In the fifth bullet point (funding) in this section I am not entirely sure what the first sentence means (apart from being bad English!).

  14. I can see why these were pulled together as a joint heading but it would reasonable to separate out health and safety from the environmental and social issues in my view as there are different strands of argument for each.

  15. I fully agree with the concerns about carbon nano-tubes and their similarity to asbestos. This is a good analogy but one must bear in mind that not all fibrous type materials do have the same lethal implications as has asbestos. For instance glass fibre is much less toxic (hardly at all) and on the spherical particle side of things carbon black workers have only very minimal (entirely non-dangerous) effects of persistent exposure to high levels of nano-particles. However, I would agree with the participants that further study into the potential durability and toxicity of nano-tubes is undertaken but non-tubular particles need also to be addressed.

  16. It is quite true that the most likely agent for the adverse aspects of air pollution are sub-100nm particles and the statement that “the background concentration of many tens of thousand (of particles) in urban air” should be corrected to: ..”..tens of thousands of particles in each millilitre of urban air”.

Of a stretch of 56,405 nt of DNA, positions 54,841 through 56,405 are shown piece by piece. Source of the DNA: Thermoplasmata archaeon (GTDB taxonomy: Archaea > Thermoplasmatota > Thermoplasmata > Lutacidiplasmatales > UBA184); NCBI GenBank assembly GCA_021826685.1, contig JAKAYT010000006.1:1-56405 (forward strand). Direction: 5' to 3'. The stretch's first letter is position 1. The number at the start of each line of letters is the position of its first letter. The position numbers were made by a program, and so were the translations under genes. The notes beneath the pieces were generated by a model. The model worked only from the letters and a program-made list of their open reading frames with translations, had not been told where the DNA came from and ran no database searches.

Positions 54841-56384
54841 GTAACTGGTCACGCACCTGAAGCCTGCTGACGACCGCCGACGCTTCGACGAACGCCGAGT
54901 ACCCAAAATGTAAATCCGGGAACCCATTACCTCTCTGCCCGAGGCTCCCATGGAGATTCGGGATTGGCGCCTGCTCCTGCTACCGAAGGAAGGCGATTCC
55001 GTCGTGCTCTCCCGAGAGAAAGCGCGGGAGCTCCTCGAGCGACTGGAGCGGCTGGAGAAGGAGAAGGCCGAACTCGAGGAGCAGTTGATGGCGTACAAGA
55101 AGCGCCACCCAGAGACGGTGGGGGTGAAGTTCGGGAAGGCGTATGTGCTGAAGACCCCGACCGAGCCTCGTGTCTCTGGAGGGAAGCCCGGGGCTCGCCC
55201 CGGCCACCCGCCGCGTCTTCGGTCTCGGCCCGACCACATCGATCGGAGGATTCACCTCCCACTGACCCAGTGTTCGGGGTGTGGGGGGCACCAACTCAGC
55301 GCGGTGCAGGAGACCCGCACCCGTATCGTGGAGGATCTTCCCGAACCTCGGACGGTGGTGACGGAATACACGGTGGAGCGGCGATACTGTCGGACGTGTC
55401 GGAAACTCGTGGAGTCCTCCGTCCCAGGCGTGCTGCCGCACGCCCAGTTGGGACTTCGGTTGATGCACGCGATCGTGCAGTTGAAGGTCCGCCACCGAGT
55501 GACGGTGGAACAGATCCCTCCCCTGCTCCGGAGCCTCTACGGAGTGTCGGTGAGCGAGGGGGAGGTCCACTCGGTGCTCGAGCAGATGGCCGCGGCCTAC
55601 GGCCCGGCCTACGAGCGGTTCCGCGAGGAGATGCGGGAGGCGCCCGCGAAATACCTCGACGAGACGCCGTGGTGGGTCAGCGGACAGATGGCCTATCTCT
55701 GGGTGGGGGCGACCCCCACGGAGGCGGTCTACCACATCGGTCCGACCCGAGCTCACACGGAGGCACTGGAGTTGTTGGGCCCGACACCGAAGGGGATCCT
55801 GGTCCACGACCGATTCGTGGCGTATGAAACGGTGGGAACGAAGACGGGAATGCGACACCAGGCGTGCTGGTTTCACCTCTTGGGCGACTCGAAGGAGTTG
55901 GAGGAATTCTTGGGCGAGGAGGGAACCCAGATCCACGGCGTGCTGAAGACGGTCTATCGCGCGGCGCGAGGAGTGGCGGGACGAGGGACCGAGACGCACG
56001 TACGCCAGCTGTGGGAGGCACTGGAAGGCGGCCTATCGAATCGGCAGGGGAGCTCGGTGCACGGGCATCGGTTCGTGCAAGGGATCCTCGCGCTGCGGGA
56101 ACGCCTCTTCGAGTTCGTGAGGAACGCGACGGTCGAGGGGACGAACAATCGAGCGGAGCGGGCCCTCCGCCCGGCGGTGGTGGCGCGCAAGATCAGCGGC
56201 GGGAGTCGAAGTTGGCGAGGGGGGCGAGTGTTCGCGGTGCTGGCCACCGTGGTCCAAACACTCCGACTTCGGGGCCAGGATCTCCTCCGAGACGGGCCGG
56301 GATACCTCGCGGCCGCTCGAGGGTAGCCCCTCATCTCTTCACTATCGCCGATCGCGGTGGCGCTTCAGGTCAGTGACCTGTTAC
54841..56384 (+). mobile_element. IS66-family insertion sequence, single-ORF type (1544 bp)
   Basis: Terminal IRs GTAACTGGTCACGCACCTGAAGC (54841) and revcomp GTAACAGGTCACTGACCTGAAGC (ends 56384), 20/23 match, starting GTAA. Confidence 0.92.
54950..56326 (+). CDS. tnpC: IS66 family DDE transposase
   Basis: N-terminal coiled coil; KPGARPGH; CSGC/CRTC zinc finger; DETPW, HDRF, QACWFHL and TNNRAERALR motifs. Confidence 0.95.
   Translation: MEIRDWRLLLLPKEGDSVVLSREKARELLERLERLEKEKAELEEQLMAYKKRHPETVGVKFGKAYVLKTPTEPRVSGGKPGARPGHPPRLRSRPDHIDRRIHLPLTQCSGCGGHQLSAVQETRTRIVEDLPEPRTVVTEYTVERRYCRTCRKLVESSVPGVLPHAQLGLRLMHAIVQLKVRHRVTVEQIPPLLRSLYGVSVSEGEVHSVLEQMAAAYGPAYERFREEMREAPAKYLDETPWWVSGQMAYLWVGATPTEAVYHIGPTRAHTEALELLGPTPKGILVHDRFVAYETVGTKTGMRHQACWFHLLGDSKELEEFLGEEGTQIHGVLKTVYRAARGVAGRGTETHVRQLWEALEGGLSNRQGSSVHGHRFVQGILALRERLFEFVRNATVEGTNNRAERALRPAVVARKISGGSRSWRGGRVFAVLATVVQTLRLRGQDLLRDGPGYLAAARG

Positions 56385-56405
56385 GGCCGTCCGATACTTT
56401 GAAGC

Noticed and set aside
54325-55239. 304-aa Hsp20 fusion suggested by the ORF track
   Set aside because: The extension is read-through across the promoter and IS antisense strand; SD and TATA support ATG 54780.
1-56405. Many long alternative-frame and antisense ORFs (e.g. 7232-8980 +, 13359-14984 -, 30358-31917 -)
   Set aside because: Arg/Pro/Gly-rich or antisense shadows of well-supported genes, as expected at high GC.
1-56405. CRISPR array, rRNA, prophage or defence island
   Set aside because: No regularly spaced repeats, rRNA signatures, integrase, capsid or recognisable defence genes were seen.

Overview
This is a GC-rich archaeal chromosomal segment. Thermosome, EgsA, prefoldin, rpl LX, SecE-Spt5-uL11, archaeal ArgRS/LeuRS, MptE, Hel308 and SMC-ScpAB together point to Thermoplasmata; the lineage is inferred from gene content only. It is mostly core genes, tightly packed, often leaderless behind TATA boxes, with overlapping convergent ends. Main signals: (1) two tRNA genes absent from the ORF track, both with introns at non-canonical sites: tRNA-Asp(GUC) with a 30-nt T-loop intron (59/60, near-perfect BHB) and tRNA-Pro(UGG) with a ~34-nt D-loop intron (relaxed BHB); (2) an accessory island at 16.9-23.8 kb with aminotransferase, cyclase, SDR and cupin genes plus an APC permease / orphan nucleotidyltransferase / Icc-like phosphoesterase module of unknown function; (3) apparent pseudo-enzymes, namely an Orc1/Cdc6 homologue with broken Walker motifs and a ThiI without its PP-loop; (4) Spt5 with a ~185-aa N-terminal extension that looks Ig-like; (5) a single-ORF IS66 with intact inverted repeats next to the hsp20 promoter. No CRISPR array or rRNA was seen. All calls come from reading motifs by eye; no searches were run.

17. Section c
    I would agree that mass per unit volume is probably not the most important metric for assessing dose when considering toxicity. However, at this stage it is difficult to know exactly what the best metric would be. Particle size, particle surface area and fractal properties may all have their role as may the concentration of specific components of the particles and/or their disposition over the surface of a core particle.
    This raises the whole issue of the importance on the negative side of inhaling of ultrafine particles either of pure drug or of a carrier with a drug on them for therapeutic purposes as the mere size of the particles in themselves may be deleterious. This equation is I think extremely important and one that is not easily addressed at the present stage until such products are available.